After that, the topic of my “stupid Atheism” and how I should turn to Jesus became almost a daily ritual. She considered me a nut job because I didn’t believe in God. I considered her a nut job, because she was a nut job.
Then, after Marilyn died, and Debbie inherited the house, she told me that she wanted to sell it. I was actually a bit relieved. This was the push I needed to finally go find another place. No “For Sale” signs went up, though, so I didn’t think she was serious. She had a habit of changing her mind and personality frequently. (Her deceased ex-husband, Kevin, nicknamed her Switch Bitch, because she changed into multiple personalities and very few, if any of them, were nice.) So, suddenly in May, she announced that she was selling the house, and that the closing would probably be July 1st. The roofer, who had replaced her roof a year earlier, offered her a cash deal.
I started looking for a place and purging myself of the things that weren’t worth moving. I had some trouble, though. All the Real Estate companies wanted you to have a monthly income at least 3 times the rent. My monthly income from Social Security was little more than the monthly rent most places were asking. Plus, I had more junk than I would be able to sift through in six weeks. I was in trouble. Then my troubles increased. Forget July 1st. She wanted to close on June 1st. So, I had one month less to look for a place. Then, I caught a break. I had a doctor’s appointment at the V. A. and the nurse, who conducts the preliminaries before the doctor walks in, asked me if anything was bothering me. I mentioned that I had to find a new apartment in a hurry, and I wasn’t able to find one because I didn’t earn 3 times the rent for any place on the market.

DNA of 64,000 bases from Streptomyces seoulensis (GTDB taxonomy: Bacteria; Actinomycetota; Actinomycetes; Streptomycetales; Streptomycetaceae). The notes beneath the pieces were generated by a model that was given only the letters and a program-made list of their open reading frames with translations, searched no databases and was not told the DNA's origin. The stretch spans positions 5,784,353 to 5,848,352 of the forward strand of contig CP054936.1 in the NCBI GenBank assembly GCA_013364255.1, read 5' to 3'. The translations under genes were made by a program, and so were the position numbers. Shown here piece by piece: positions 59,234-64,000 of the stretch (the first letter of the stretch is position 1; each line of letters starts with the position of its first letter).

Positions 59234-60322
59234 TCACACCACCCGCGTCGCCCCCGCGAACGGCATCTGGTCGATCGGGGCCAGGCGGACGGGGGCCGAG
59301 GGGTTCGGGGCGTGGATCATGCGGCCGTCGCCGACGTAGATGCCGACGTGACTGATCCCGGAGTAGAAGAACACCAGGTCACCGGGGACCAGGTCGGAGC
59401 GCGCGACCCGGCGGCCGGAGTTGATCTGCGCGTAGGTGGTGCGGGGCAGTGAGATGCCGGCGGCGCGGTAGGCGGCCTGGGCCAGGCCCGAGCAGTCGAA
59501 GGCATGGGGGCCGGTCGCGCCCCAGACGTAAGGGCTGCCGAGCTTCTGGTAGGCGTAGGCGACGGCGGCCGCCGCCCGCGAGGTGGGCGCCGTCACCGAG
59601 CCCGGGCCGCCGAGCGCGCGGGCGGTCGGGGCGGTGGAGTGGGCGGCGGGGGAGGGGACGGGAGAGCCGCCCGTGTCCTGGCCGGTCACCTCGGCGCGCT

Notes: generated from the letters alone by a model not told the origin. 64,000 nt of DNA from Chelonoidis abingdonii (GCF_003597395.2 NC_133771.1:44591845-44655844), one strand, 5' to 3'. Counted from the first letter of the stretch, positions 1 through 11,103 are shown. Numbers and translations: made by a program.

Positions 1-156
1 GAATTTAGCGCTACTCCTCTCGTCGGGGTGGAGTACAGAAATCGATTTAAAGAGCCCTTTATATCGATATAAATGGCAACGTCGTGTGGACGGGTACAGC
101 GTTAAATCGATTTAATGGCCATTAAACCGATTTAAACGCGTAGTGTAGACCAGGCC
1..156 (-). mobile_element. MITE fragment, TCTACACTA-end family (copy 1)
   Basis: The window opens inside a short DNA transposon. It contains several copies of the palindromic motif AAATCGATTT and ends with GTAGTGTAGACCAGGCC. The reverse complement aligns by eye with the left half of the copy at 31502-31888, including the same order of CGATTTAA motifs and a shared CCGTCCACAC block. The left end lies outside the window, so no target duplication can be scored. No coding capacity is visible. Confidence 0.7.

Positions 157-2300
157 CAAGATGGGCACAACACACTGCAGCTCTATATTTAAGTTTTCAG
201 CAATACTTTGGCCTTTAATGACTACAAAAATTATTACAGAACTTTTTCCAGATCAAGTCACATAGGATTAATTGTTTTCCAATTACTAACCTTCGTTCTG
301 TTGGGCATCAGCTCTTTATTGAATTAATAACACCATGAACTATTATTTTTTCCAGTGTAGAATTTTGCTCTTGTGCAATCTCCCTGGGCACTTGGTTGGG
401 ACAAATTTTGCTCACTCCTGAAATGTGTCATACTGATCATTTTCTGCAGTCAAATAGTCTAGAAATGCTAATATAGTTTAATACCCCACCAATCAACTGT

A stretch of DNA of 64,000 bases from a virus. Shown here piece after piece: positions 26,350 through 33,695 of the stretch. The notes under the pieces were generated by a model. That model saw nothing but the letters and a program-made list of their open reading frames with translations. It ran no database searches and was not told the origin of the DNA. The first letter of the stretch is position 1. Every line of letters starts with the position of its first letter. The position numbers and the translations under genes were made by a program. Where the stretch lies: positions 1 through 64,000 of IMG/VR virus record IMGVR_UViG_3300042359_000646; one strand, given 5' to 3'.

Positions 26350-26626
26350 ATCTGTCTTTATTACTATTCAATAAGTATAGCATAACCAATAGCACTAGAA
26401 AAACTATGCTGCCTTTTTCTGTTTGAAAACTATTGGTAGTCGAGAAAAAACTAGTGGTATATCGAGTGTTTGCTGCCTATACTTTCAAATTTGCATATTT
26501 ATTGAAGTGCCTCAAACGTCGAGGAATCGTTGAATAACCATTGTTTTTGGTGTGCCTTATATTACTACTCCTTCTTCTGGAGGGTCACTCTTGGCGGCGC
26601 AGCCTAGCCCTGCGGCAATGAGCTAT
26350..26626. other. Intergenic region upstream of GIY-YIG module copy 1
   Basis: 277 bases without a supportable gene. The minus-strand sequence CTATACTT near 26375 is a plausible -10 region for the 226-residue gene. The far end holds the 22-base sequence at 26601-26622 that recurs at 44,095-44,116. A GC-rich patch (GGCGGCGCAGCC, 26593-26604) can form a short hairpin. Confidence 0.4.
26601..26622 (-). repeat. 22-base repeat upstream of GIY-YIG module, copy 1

The V.A. takes a lot of flak, because many veterans, especially those suffering the effects of Agent Orange and war, did not get the extensive care they needed. This has benefited me, though. Because they are now being so closely scrutinized, and because of recent changes in the law, I, who got out of the Navy over fifty years ago, am now receiving excellent health care there, absolutely free. The V.A. itself still has problems, but the people working there are dedicated to providing the best service they can. This nurse went above and beyond the call of duty to hook me up almost instantly with a social worker, Lucy, a housing specialist, Jen, and a lawyer, Brenda.
So, Debbie moved up the date of the sale to May 26th. Now, she wanted me out by noon on the 26th. “Maybe if you believed in God, you would find another place to live.” She told me that she already had a new place. She bought a two-bedroom home in Conway, South Carolina, and she showed me a bunch of pictures of the house. She actually asked me if I wanted to go to South Carolina with her. I told her that there was no way I would do that. Fool me once, shame on you. Fool me twice shame on me. I told her that living with her made every day seem like an episode of I Love Lucy, if Lucy was on crack. She like that idea, went downstairs, and reappeared an instant later.